Insurance Coverage and the Key Bridge Collape

May 7, 2024

(Photo: Brandon Giles / USCG)
(Photo: Brandon Giles / USCG)
About the Author: Michael Rush’s practice focuses on complex civil litigation and dispute resolution.  He represents policyholders with respect to a wide range of insurance coverage matters.
About the Author: Michael Rush’s practice focuses on complex civil litigation and dispute resolution. He represents policyholders with respect to a wide range of insurance coverage matters.

In the early morning hours of March 26, 2024, Dali - a cargo ship registered in Singapore — lost power and crashed into a pillar of the Francis Scott Key Bridge in Baltimore, Maryland.  The crash caused the immediate collapse of the bridge and death of six construction workers who were performing work on the bridge at the time of the accident (two others were rescued from the water). 

In addition to the tragic loss of life caused by the crash, this disaster will undoubtedly cause catastrophic economic losses.  

The Key Bridge collapse has caused the temporary closure of the Fort McHenry Channel, the major shipping lane leading out of the Port of Baltimore, one of the busiest ports in the United States.  In 2023, the Port of Baltimore handled more than 52 million tons of international cargo collectively worth over $80 billion.  

Additionally, there are over 8,000 jobs directly associated with port operations, and tens of thousands of jobs indirectly associated with the port. Similarly, Baltimore is home to a cruise terminal that served over 400,000 passengers last year. The Key Bridge collapse will also have a tremendous impact on automobile traffic as it is estimated approximately 34,000 vehicles used the bridge each day.  It will particularly impact trucks that transport hazardous materials, which will now have to make 30 miles of detours around Baltimore because they are prohibited from using the city’s tunnels.

Although smaller, shallower channels will be opened sooner, until the wreckage from the bridge is cleaned up, the channel will operate at less than full capacity and shipping (and cruise) operations will be disrupted.  The losses expected to result from the bridge collapse are estimated to be as high as $4 billion. These losses include those stemming from the bridge itself (including the cleanup of debris and construction of a new bridge), likely liabilities for wrongful death of the six construction workers, as well as liabilities for business interruption and other expenses to the myriad businesses impacted by these disruptions. 

(Photo: Christopher Rosario / USACE)

While the owners of Dali and the Key Bridge are two entities likely to have claims for coverage under their insurance policies, they might not be the only such entities.  Companies affected by the Key Bridge collapse — even indirectly — should conduct a prompt review of their insurance portfolio to analyze whether any of the losses they are likely to experience are covered by insurance.  Coverage that these companies could have includes the following:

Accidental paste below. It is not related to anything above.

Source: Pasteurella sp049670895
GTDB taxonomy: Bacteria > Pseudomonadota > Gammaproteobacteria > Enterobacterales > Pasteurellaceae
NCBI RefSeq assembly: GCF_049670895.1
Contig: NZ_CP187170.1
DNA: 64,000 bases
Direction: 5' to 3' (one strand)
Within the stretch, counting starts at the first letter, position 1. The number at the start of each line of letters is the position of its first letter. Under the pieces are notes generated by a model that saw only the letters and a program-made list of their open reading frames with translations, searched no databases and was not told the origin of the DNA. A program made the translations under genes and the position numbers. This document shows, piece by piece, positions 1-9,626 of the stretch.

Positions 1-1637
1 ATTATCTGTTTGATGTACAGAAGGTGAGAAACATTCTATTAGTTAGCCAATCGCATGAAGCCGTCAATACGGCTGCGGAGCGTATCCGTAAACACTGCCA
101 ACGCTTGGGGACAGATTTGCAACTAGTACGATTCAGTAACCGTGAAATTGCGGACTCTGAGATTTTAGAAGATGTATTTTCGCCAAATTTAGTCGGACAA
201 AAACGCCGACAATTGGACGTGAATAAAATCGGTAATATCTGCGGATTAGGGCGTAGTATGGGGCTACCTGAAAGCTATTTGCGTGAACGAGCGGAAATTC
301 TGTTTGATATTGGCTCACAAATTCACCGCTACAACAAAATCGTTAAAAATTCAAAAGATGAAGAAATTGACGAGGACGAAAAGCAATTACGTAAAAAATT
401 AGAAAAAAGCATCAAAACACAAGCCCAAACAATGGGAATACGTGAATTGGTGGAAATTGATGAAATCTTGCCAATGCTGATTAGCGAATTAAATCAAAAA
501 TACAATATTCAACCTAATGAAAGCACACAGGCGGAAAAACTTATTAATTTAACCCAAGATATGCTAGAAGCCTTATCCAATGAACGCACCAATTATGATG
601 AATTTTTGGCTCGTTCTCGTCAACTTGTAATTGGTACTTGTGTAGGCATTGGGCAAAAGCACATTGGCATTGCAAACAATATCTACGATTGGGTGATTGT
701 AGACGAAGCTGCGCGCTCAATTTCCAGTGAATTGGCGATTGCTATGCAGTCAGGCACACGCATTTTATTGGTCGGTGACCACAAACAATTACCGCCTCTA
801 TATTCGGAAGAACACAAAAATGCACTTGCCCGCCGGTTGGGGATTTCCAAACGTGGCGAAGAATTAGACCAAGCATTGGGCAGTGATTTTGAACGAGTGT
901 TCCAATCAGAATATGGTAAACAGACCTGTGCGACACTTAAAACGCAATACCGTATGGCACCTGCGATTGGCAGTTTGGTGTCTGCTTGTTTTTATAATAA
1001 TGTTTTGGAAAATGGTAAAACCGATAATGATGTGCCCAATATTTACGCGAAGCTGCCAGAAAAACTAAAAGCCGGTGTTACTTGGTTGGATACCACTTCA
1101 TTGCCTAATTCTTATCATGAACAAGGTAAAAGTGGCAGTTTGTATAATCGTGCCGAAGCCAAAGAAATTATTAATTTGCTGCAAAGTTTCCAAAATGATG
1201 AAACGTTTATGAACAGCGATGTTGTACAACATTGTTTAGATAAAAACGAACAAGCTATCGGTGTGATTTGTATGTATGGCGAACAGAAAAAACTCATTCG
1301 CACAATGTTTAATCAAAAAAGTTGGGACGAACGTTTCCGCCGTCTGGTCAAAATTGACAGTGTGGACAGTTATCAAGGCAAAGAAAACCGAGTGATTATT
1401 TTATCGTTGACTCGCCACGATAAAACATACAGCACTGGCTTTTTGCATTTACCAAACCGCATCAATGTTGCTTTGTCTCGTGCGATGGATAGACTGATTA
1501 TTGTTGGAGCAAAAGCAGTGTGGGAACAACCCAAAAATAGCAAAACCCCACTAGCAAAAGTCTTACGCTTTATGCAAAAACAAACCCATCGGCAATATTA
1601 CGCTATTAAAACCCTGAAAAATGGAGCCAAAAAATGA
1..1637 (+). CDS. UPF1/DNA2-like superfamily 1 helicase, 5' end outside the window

•  Business Interruption Coverage: This provides coverage if a covered loss forces the insured’s business to shut down or operate at reduced capacity.  Policyholders should be aware that many, but not all, policies offering this type of coverage (most commonly property policies) require some physical damage or loss to the insured’s property which may be difficult to prove for entities other than the ship or bridge owner or the construction company that was performing work on the bridge at the time of the collision.
  • Contingent Business Interruption (CBI) Coverage: Similar to business interruption coverage, this coverage reimburses lost profits and certain other expenses resulting from a customer’s or supplier’s business interruption.  Again, there may a requirement of damage to the customer’s/supplier’s property, but notably not all provisions include that requirement.
  • Supply Chain Coverage: This type of coverage is similar to CBI Coverage, but its scope is generally broader.  Among other things, Supply Chain Coverage, typically found in marine or property policies, often covers multiple tiers of suppliers and also does not have a property damage requirement.
  • Port Blockage Coverage: This type of coverage, often found in marine insurance policies, provides coverage for business interruption losses caused by blockages to ports.
  • Ingress/Egress Coverage (Denial of Access Coverage): This pays for loss of business income when ingress to or egress from covered property is prevented due to direct physical loss or damage to property belonging to others.  The extent of this coverage, again often found in property policies, might be affected by policy language requiring the damaged property to be within a certain distance of the insured’s premises.

Companies affected by the Key Bridge collapse should conduct an immediate review of their coverage portfolio — and consider obtaining coverage counsel’s assistance to do so — in order to determine if these types of coverage, among others, might provide some avenue to make a claim to offset losses caused by this catastrophe.  Companies with potentially applicable coverage will want to inform their insurers as soon as possible, as policies typically contain requirements that policyholders provide their insurers with notice as soon as practicable.

The precise contours of what coverage, if any, will be available to those affected by the Key Bridge collapse will depend on the wording found in affected companies’ policies.  Gilbert LLP attorneys are able to assist companies with determining the scope of coverage and, where coverage potentially exists, helping policyholders to navigate the claims process.



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